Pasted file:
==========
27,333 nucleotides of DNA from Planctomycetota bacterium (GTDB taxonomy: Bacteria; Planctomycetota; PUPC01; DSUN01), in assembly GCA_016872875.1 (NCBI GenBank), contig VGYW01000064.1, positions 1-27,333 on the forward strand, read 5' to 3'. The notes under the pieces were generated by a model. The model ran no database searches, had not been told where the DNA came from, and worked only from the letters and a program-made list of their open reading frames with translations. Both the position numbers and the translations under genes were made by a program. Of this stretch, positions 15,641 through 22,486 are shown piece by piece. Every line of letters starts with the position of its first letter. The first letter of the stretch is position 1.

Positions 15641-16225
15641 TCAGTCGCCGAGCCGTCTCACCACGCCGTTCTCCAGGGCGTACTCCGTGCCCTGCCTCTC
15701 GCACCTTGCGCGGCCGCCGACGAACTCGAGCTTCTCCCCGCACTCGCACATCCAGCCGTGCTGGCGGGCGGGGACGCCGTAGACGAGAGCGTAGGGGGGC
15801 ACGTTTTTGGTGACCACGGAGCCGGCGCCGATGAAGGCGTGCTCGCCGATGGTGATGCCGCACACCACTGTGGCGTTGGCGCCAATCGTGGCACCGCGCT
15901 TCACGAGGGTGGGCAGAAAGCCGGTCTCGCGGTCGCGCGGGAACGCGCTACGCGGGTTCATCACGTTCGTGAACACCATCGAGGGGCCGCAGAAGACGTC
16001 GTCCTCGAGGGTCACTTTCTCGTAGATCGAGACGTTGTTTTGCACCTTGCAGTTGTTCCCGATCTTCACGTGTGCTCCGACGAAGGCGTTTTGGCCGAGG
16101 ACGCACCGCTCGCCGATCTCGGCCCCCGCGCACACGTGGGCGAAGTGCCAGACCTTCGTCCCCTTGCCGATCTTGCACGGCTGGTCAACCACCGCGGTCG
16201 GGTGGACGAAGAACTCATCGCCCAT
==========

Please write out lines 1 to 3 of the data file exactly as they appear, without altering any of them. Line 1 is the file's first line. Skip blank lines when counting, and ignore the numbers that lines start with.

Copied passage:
27,333 nucleotides of DNA from Planctomycetota bacterium (GTDB taxonomy: Bacteria; Planctomycetota; PUPC01; DSUN01), in assembly GCA_016872875.1 (NCBI GenBank), contig VGYW01000064.1, positions 1-27,333 on the forward strand, read 5' to 3'. The notes under the pieces were generated by a model. The model ran no database searches, had not been told where the DNA came from, and worked only from the letters and a program-made list of their open reading frames with translations. Both the position numbers and the translations under genes were made by a program. Of this stretch, positions 15,641 through 22,486 are shown piece by piece. Every line of letters starts with the position of its first letter. The first letter of the stretch is position 1.

Positions 15641-16225
15641 TCAGTCGCCGAGCCGTCTCACCACGCCGTTCTCCAGGGCGTACTCCGTGCCCTGCCTCTC